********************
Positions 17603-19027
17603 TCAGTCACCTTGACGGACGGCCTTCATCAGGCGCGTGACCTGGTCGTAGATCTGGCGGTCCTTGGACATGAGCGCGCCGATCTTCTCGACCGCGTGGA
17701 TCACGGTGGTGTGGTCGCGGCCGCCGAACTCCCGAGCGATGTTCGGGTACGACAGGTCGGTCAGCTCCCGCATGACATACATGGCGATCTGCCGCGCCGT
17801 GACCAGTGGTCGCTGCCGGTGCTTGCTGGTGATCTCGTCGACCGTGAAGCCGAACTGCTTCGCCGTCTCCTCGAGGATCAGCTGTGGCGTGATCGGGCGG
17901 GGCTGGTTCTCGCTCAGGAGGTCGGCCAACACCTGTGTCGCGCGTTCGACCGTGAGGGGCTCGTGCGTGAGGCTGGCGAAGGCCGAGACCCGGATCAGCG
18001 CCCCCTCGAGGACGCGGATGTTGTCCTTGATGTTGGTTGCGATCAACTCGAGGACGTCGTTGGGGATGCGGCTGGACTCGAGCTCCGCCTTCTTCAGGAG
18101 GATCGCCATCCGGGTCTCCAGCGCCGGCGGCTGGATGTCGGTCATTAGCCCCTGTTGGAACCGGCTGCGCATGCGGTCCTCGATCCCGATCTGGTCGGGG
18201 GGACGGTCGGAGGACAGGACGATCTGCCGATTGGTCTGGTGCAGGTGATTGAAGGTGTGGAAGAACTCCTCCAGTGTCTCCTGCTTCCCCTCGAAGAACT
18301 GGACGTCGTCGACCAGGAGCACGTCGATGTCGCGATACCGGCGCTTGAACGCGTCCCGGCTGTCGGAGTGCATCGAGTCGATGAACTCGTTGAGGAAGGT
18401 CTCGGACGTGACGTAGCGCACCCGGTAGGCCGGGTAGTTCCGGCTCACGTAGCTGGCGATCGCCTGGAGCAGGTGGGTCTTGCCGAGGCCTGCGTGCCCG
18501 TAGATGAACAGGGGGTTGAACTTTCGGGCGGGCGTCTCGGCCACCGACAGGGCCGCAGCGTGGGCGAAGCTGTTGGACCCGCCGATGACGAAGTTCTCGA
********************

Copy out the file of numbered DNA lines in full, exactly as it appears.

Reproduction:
Positions 17603-19027
17603 TCAGTCACCTTGACGGACGGCCTTCATCAGGCGCGTGACCTGGTCGTAGATCTGGCGGTCCTTGGACATGAGCGCGCCGATCTTCTCGACCGCGTGGA
17701 TCACGGTGGTGTGGTCGCGGCCGCCGAACTCCCGAGCGATGTTCGGGTACGACAGGTCGGTCAGCTCCCGCATGACATACATGGCGATCTGCCGCGCCGT
17801 GACCAGTGGTCGCTGCCGGTGCTTGCTGGTGATCTCGTCGACCGTGAAGCCGAACTGCTTCGCCGTCTCCTCGAGGATCAGCTGTGGCGTGATCGGGCGG
17901 GGCTGGTTCTCGCTCAGGAGGTCGGCCAACACCTGTGTCGCGCGTTCGACCGTGAGGGGCTCGTGCGTGAGGCTGGCGAAGGCCGAGACCCGGATCAGCG
18001 CCCCCTCGAGGACGCGGATGTTGTCCTTGATGTTGGTTGCGATCAACTCGAGGACGTCGTTGGGGATGCGGCTGGACTCGAGCTCCGCCTTCTTCAGGAG
18101 GATCGCCATCCGGGTCTCCAGCGCCGGCGGCTGGATGTCGGTCATTAGCCCCTGTTGGAACCGGCTGCGCATGCGGTCCTCGATCCCGATCTGGTCGGGG
18201 GGACGGTCGGAGGACAGGACGATCTGCCGATTGGTCTGGTGCAGGTGATTGAAGGTGTGGAAGAACTCCTCCAGTGTCTCCTGCTTCCCCTCGAAGAACT
18301 GGACGTCGTCGACCAGGAGCACGTCGATGTCGCGATACCGGCGCTTGAACGCGTCCCGGCTGTCGGAGTGCATCGAGTCGATGAACTCGTTGAGGAAGGT
18401 CTCGGACGTGACGTAGCGCACCCGGTAGGCCGGGTAGTTCCGGCTCACGTAGCTGGCGATCGCCTGGAGCAGGTGGGTCTTGCCGAGGCCTGCGTGCCCG
18501 TAGATGAACAGGGGGTTGAACTTTCGGGCGGGCGTCTCGGCCACCGACAGGGCCGCAGCGTGGGCGAAGCTGTTGGACCCGCCGATGACGAAGTTCTCGA